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Building your own.....(computer that is!)

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sawdustalley

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Hello,

I know i've read umpteen posts on this forum about people buying/upgrading computers or laptops. However, just out of interest - there must be a few of us practical and hands-on people who have actually taken the scary plunge and built one up from scratch?

I'm taking that plunge at the moment and I really would reccommend it to anyone with a bit of PC knowledge (and a fast learner!) - Its really not that hard, i'm getting a pretty top-spec machine for the fraction of the cost if I brought it from say Dell or one of the other respectable firms...

When i'm done, these will be the specs:

Processor: Intel Pentium 4 - 3.0 GHz (with hyperthreading)
RAM: 1024 Mb (1 Gb)
Hard drives: 1 x 60gb and 1 x 120gb


All in all, its costing me maybe just short of £450 - I'm positive that a similar spec machine in retail would be over £1k.


So, anyone else want to share their experience? Its a fantastic project (although no wood involved :()
 

Adam

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I've built and hashed together a few PC's, whilst you may be saving a lot of money, for the average person the hadrware configuration and the cost of software, means it's more cost effective to buy one "ready-made".

I trust you have factored in the cost of buying all that licenced software eh? :wink:

Adam
 

blurk99

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The big thing that makes a difference for me when i build computers (i've never bought one in 15 years) is the quality of the case - i've found all other components are pretty much identical... but a nicely built case that doesn't flex, doesn't have appaling finish to the edges, hopefully 'screwless' and with plenty of room for expansion makes all the difference to me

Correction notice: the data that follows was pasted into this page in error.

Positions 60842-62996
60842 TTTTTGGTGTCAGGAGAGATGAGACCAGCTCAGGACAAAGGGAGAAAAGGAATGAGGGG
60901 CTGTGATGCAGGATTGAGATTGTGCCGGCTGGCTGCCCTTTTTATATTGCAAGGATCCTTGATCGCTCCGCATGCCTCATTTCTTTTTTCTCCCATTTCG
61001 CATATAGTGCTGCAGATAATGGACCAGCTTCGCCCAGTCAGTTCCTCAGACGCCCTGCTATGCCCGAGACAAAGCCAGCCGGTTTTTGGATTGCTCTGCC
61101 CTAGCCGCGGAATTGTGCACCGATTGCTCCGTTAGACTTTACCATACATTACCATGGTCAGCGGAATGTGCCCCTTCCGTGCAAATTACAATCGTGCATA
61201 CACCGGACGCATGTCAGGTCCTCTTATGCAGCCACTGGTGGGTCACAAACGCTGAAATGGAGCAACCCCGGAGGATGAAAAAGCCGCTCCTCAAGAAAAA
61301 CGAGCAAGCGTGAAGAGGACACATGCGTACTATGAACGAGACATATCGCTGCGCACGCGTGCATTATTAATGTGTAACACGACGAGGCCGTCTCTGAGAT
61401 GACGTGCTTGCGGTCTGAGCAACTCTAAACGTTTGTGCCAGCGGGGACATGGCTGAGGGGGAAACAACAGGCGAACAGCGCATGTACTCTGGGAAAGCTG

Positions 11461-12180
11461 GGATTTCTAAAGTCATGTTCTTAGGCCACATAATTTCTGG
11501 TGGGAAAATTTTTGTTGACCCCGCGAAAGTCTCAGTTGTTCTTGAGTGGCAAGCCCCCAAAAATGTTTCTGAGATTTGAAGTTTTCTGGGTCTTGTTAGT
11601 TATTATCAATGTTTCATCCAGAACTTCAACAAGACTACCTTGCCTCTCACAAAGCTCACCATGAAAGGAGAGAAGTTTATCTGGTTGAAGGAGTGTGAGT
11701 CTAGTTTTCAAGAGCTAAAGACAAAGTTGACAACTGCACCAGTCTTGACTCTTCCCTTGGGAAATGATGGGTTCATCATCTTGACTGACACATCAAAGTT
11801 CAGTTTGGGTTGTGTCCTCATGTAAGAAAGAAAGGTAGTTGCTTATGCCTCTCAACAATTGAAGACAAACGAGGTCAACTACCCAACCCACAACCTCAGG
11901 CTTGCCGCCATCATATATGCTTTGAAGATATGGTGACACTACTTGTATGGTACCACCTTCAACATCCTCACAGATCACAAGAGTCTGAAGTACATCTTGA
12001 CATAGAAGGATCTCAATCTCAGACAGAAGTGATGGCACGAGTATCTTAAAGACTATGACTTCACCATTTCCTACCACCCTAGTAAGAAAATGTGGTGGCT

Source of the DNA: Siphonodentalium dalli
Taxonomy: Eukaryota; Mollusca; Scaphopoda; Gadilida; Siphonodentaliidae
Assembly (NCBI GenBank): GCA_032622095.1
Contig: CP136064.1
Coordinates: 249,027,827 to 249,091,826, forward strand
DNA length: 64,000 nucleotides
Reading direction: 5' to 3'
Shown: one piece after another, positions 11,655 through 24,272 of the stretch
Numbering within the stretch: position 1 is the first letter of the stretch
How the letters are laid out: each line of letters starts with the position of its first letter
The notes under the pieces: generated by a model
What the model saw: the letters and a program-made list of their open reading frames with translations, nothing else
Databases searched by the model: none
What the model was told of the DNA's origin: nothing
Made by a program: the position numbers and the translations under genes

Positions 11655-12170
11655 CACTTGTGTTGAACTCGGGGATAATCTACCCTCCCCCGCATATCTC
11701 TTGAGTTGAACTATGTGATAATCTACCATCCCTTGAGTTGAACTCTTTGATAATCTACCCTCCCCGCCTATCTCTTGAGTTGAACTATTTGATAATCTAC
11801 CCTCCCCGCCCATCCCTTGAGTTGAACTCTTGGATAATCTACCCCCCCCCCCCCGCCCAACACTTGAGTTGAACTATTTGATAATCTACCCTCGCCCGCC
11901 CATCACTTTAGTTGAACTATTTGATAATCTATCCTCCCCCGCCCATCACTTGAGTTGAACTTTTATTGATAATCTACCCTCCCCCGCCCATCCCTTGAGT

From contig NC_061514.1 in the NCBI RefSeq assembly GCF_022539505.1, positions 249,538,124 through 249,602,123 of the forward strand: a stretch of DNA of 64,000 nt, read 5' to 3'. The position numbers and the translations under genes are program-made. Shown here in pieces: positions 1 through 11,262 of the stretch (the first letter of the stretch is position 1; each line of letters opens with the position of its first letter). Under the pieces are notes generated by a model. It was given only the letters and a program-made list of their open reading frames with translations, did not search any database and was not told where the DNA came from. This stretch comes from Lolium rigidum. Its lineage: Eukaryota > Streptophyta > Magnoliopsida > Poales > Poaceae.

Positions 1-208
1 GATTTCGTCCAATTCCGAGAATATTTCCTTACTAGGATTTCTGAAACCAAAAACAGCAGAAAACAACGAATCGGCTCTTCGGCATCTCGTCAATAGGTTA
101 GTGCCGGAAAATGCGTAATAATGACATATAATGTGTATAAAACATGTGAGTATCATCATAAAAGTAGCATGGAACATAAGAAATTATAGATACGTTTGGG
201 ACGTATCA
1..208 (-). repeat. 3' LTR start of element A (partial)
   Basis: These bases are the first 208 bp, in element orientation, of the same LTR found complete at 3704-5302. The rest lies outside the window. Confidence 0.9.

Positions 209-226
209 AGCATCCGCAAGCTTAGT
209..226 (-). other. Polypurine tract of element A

Jim

(ps - FWIW i've always used www.novatech.co.uk for computer spares, every now and then they dump a line of motherboards or graphics cards etc and get rid of them through their clearance bin)
 

Neil

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Adam hit the nail on the head there - it is the price of the software which makes the difference. A shrinkwrap copy of WinXP Pro would add £230 - as Adam said, I trust you have allowed for this cost :wink:

www.ebuyer.com is a good place to get cheap components.

NeilCFD
 

Alan L

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Over the years I have built a dozen or so PC's for friends, family and myself. But the I do work in IT and woodworking is a hobby and great release for what I do for a living.

For my own use I have never found that an off the shelf PC has the exact spec I want plus I get a buzz out of doing it for myself.

I suppose it is the same reason why we build things out of wood. Either we can not find what we want or we want the buzz/satisfaction out of doing it ourselves.

In either case once you have taken the cost of your time into account not sure you save money but that is not the point. Its the :D at the end with a job well done.
 

Signal

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To many to count but then like a several of us here Im in IT so to be expected.

If building your own pc you can get OEM XP which makes considerable savings. Also for a home PC you dont really need pro, not many home users are going to need to connect to a domain.

However the OEM licence restricts the use of the software to that pc alone, ie if you replace the pc and bin the old one, the licence dies with the old pc.

In actual fact you can get an OEM licence if you upgrade the pc with any non peripheral device, that is a new proccessor etc but not a printer or so on.